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Gene-Based Risk Scores Predicts Alcoholic Cirrhosis

By Labmedica International staff writers
Posted on 23 Jan 2019
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Image: The CFX384 real-time PCR detection system (Photo courtesy of Bio-Rad Laboratories).
Image: The CFX384 real-time PCR detection system (Photo courtesy of Bio-Rad Laboratories).
Alcoholic chronic liver disease, with a prevalence of around 12% in the European and North-American populations, is characterized by a broad spectrum of conditions ranging from simple steatosis to alcoholic steatohepatitis, cirrhosis, and hepatocellular carcinoma.

Environmental factors, aging, genetic predisposition, and gender play a pivotal role in alcoholic cirrhosis development and progression. The most established environmental factors influencing the susceptibility to chronic alcohol-related liver damage are represented by dose and pattern of alcohol intake, diet, obesity, diabetes, and smoking.

An international team of clinical and molecular scientists working with The Sahlgrenska Academy (Göteborg, Sweden) retrospectively examined a total of 416 male at-risk alcohol drinkers. The possible presence of cirrhosis was also assessed and the time of cirrhosis diagnosis was reported using data from hospital discharge papers, medical records, physical examination, blood tests, imaging, and endoscopy.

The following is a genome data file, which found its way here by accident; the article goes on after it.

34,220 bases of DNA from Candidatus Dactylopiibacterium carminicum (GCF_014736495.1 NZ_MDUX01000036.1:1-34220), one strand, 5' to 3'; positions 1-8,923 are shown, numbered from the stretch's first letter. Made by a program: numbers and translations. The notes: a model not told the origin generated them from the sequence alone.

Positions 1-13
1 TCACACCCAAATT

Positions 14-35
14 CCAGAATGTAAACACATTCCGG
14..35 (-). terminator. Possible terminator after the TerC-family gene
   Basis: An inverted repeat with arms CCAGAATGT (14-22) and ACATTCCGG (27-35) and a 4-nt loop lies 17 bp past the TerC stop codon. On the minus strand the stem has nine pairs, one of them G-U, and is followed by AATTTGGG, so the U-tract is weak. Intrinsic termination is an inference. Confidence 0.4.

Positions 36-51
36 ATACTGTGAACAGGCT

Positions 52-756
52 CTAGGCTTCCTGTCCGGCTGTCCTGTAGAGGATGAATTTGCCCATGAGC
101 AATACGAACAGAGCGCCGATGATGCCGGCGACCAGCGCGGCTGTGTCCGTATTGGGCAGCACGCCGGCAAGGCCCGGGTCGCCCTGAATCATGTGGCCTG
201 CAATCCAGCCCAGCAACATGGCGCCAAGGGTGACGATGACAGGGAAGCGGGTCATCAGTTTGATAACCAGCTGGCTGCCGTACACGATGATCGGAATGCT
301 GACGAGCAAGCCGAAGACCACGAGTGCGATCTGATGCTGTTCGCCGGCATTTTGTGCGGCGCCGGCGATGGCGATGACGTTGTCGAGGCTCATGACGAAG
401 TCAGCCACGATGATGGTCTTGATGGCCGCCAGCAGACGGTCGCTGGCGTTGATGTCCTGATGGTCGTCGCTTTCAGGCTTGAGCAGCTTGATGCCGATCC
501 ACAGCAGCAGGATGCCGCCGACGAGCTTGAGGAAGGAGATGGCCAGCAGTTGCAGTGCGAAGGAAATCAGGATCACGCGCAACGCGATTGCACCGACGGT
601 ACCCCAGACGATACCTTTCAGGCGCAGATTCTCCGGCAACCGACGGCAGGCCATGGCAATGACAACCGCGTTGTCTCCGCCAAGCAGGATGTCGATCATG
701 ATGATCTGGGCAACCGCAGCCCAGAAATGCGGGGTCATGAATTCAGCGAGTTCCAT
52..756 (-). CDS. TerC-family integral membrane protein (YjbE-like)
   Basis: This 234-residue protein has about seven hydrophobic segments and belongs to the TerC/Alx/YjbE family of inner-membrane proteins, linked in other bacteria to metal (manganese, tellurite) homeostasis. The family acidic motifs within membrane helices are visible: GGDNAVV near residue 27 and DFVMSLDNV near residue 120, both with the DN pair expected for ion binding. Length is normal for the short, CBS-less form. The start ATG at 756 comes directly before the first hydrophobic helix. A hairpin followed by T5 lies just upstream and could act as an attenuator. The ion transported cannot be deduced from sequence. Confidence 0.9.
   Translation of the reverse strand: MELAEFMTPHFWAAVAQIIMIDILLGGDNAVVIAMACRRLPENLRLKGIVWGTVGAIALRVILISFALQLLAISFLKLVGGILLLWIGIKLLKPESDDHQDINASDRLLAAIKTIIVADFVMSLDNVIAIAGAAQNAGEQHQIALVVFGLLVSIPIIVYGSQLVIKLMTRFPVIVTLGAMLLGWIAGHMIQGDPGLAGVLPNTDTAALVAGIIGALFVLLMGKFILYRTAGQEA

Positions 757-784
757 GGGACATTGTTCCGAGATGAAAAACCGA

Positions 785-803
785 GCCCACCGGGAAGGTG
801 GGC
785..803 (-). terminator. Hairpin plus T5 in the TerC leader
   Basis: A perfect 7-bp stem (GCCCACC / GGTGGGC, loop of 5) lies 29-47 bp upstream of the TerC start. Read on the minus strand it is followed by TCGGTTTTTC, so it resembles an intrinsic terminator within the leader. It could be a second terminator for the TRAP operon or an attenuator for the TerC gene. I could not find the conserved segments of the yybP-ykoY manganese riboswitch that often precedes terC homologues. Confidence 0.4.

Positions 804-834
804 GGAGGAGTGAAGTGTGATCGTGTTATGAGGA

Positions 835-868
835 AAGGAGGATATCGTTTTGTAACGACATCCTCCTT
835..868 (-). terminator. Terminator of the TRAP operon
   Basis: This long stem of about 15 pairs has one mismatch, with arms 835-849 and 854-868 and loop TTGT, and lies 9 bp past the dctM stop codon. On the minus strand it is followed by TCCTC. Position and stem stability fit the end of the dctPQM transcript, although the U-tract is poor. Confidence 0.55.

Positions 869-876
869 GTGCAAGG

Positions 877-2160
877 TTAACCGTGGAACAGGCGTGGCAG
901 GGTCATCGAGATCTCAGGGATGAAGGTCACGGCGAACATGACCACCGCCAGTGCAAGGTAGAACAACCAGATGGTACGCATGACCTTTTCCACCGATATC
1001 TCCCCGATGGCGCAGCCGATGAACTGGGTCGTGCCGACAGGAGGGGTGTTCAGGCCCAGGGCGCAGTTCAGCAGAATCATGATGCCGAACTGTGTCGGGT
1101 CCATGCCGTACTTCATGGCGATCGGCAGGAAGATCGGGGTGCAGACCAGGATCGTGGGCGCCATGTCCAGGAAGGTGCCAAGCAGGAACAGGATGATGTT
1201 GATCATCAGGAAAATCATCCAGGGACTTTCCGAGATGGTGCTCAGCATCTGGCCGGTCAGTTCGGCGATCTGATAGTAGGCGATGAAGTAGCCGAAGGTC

Buffy coat fraction was recovered from whole blood EDTA and DNA extraction was performed using QIAamp DNA Blood Kit. PNPLA3 rs738409, CD14 rs2569190, TM6SF2 rs58542926, and MBOAT7 rs641738 variants were genotyped by TaqMan genotyping assay. Post-polymerase chain reaction (PCR) allelic discrimination was performed on a CFX384 Real-Time System by measuring allele-specific fluorescence.

The team reported that PNPLA3, CD14, and TM6SF2 were associated with alcoholic cirrhosis prevalence. PNPLA3 and CD14 were also associated with its incidence. A threshold of 7.27 was identified as cutoff for the predictive risk of alcoholic cirrhosis development in 36 years from the onset of at-risk alcohol consumption with 70.1% sensitivity and 78.7% specificity. The negative predictive value and the positive predictive value were 90.2% and 48.6%, respectively.

The authors concluded that identifying genetic and environmental candidate factors that confer susceptibility to alcoholic cirrhosis development could potentially inform the clinician on patient management. It would be useful, for clinicians, to predict, since the first visit, the risk over time of alcoholic cirrhosis in male patients with at-risk alcohol consumption and to select a population with a high risk to develop cirrhosis in order to plan a patient-tailored therapy. The study was published on January 10, 2019, in the journal The Application of Clinical Genetics.

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